Fifth Parallel Gallery, Dr. William Riddell Centre
May 23rd – June 6th, 2018
This exhibition provides a rare opportunity to view a selection of Inuit artworks on paper, recently donated to the University of Regina by Drs. Morris (1917-2004) and Jacqui Shumiatcher (b. 1923). While Morris and Jacqui are two individuals synonymous with Inuit sculpture, they also amassed a collection of Inuit works on paper, which Morris described as “pictures of joy framed within the thin margins that draw so precarious a line that separates the living from the dying”.
The collection began with the purchase of two prints from the first exploratory print collection published in Cape Dorset (Kinngait) in 1958. Inuit printmaking began at this time with a collaboration between a small group of artists (of which Eegyvudluk Pootoogook, Lukta Qiatsuk, Iyola Kingwatsiak, displayed here, were members) and Northern Service Officer, James Houston. Recognising the artistic talent of local sculptors and carvers, Houston facilitated the production and promotion of Inuit art. With Houston came technical printmaking skills learned in Japan, and at the urging of Oshweetok Ipeelie, the fledgling West Baffin Eskimo Co-operative was established. The prints produced therein, reliefs cut from stone and sealskin stencils, innovatively translated graphic and storytelling traditions to a new medium.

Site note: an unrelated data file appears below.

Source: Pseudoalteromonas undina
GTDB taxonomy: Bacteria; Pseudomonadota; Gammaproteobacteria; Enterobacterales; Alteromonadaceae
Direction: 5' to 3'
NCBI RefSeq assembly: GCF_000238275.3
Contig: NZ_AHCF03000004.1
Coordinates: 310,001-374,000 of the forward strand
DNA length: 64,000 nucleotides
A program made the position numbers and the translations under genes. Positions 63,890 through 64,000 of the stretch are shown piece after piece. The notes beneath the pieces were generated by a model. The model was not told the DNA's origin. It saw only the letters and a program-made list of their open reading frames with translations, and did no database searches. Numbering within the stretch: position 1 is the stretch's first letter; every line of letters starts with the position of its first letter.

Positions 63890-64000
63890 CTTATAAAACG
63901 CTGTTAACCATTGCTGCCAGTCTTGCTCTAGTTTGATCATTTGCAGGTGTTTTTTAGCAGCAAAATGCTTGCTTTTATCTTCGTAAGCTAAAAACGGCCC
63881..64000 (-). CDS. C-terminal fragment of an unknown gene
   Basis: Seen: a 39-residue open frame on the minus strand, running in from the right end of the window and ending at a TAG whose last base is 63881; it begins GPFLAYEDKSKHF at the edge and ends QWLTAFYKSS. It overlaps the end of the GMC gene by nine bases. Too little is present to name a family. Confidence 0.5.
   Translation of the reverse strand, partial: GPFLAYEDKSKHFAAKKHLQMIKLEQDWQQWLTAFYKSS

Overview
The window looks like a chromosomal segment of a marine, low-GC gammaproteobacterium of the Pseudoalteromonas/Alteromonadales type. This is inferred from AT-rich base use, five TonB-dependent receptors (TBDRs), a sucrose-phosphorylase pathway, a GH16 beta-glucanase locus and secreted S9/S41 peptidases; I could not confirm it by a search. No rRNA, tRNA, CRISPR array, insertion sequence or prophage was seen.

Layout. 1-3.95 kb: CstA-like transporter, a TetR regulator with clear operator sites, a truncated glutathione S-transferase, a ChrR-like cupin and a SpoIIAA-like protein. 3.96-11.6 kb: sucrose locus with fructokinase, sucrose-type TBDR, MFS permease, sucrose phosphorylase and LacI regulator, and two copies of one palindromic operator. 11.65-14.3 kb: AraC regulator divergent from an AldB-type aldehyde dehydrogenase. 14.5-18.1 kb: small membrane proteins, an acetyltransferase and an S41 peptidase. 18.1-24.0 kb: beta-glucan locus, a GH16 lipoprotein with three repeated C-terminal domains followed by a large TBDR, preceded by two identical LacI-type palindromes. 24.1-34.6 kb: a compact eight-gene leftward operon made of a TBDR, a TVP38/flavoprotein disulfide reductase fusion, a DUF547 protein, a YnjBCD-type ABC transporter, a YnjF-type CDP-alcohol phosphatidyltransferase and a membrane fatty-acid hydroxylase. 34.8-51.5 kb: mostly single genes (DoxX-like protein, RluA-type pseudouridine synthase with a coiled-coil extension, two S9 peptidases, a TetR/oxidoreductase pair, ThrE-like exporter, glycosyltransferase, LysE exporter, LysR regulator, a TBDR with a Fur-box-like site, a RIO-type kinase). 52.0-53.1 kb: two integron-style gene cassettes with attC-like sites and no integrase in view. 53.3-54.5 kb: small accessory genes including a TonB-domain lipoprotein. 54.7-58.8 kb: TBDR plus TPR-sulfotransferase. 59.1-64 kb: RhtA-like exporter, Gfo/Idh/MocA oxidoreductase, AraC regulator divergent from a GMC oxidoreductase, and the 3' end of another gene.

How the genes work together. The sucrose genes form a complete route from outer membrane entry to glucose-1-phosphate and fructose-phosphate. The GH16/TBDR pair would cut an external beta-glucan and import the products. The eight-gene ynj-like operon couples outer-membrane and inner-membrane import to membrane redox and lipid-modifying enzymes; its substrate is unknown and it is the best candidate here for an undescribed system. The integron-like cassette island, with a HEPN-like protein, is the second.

The works on display continue the chronology of the early printmaking evolution, with key examples of work from the 1960 and 1961 annual portfolios. The distinct styles of these printmaking pioneers feature Eegyvudluk Pootoogook’s anthropomorphic totem and Parr, Kiakshuk and Pudlo Pudlat’s emergent monochromatic prints. Kenojuak Ashevak’s remarkable Enchanted Owl (1960) is not only one of the celebrated Cape Dorset icons, but is displayed here in rare drawing form. The Shumiatcher donation also includes a small representation of work from several other northern co-operatives. Steeped with the artist’s dreams, memories, stories, beliefs and the poetry of everyday life, Stonecuts and Sealskins shares a fragment of the vocabulary of the north.